Stephen Harper rode a wave of prosperity for the last five years while most of the rest of the world suffered during a worldwide recession. A booming economy fueled by high oil prices and Canadian banks that thrived while many others failed (thanks to regulations set down by former Liberal finance ministers) together made Harper look great.
The euphoric run came to an abrupt end with the crash in oil prices. Those same heads of state that Harper sanctimoniously lectured on how to fix their economies are passing Canada by. Meanwhile, Harper’s government is fraught with scandal and major mistakes are being made by his administration. Many Canadians are concerned about the dramatic changes he is making to the country and a growing number of his supporters are questioning his dogmatic leadership style.
The stink of scandal will dog Harper over the next several months as the court cases of ex-senators reveal behind-the-scenes ugliness reminiscent of the sponsorship scandal that brought down the last Liberal government. Embattled and long-in-the-tooth, the Harper Conservatives are vulnerable. Will this coming October be time for Canadians to choose a new path?
Would you want Justin Trudeau as Prime Minister? Canadians are still unsure of that. For two years he has been seen as the leading alternative to Harper, but he has still to win either the hearts or minds of most Canadians. He has made bold moves, acting swiftly and decisively on major issues, sometimes with inspired solutions, yet has also fumbled at times. Will he ever show that he has the chops to lead the country?
What of Thomas Mulcair? He is not youthful and charismatic like Trudeau; in fact he is staid, even tedious. Would those impressions prevent Canadians from voting NDP? Mulcair has earned respect in his role as official parliamentary protagonist. He is seen as intelligent and tenacious, perfect attributes for a leader of the opposition. Is that enough to earn him a majority in the House of Commons in the fall, so he can sit in the big chair?
It is widely believed that if Jack Layton, Mulcair’s predecessor, had not been taken by cancer, he was on a fast track to becoming Canada’s next prime minister. Mulcair inherited a party in ascendancy, a large group of MPs, a strong Quebec caucus, the status of Leader of the Official Opposition. Even with all that, he has yet to inspire.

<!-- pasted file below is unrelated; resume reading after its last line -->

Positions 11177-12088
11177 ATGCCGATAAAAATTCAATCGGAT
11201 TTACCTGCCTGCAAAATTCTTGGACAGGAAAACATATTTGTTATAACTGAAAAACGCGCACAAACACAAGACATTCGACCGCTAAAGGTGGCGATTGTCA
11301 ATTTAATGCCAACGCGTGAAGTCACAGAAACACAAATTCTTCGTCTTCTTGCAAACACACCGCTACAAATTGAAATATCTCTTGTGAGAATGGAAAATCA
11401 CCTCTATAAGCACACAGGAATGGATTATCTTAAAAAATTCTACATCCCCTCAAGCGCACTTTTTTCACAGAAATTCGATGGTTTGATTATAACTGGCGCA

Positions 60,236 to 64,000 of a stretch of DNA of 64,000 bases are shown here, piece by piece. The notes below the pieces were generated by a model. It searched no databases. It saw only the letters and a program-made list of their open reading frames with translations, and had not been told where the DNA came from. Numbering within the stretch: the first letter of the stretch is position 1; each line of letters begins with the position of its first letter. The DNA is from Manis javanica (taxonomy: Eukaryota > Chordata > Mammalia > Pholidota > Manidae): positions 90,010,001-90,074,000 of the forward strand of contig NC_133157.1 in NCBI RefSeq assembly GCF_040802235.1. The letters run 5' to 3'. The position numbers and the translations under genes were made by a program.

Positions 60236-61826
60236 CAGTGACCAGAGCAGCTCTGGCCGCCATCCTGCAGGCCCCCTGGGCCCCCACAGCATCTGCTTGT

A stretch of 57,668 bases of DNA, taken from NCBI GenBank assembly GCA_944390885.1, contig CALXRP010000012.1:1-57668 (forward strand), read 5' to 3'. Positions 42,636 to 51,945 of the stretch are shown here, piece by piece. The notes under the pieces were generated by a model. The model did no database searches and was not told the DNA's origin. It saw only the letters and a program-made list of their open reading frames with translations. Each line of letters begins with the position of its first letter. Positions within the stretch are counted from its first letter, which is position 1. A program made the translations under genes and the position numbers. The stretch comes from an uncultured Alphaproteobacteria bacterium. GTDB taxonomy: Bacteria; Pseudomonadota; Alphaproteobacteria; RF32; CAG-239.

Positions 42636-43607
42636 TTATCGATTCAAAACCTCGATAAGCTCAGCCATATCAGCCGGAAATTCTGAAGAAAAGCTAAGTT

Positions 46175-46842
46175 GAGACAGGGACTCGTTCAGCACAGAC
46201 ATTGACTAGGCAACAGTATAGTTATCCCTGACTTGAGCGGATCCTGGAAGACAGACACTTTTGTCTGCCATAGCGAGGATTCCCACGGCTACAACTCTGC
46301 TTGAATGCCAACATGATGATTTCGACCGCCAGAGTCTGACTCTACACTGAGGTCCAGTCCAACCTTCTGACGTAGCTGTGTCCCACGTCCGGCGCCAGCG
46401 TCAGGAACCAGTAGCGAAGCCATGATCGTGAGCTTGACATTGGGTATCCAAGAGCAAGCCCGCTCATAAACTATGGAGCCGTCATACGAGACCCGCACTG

Trudeau and Mulcair seem on an equal footing in opposition. Both take similar stances in opposing Harper so it has been hard to differentiate. The debate over Bill C-51 changed that. It helped Mulcair that the Trudeau Liberals chose the ambiguous position of conditionally supporting the controversial, anti-terror legislation. That gave the NPD a chance to stand alone against the Harper Conservatives in denouncing the legislation. With former Supreme Court justices and prime ministers plus a variety of national leaders expressing grave concerns over flaws in the bill, Mulcair’s stock value went up.
In this run-up period, seven months before Canadians go to the polls, all parties are trying to score points among voting blocks over singular issues, but as the election nears, jobs and the slipping economy will become the feature. The Harper Conservatives are preaching law and order to keep their base loyal and playing to emotional fears over terrorism, but their mantra later on will be that they are the best custodians of the Canadian economy. Trudeau and his Liberals are rumoured to have a plan for tax cuts for the middle class, which could be popular. The economy is not seen as the strong suit for the NDP, and there are fears that they will overspend on social programs, run up debt and increase taxes. They badly need to change that image, convincing Canadians they would be good fiscal managers.
We would be remiss not to mention Elizabeth May. Principled, honest, diligent and very nice, possibly the most appealing of any leader, she would be lucky to gain two seats, but she will win voter support in every riding. Because she will mainly draw votes from the NDP or the Liberals, she is oddly Harper’s ace in the hole. The stronger her support, the happier he is.
The way things look right now, the Liberals will pick up some seats at the expense of the Harper Conservatives thanks to Trudeau’s charisma, the NDP will win a few seats but lose a few and Harper will hang on enough to form a minority Conservative government.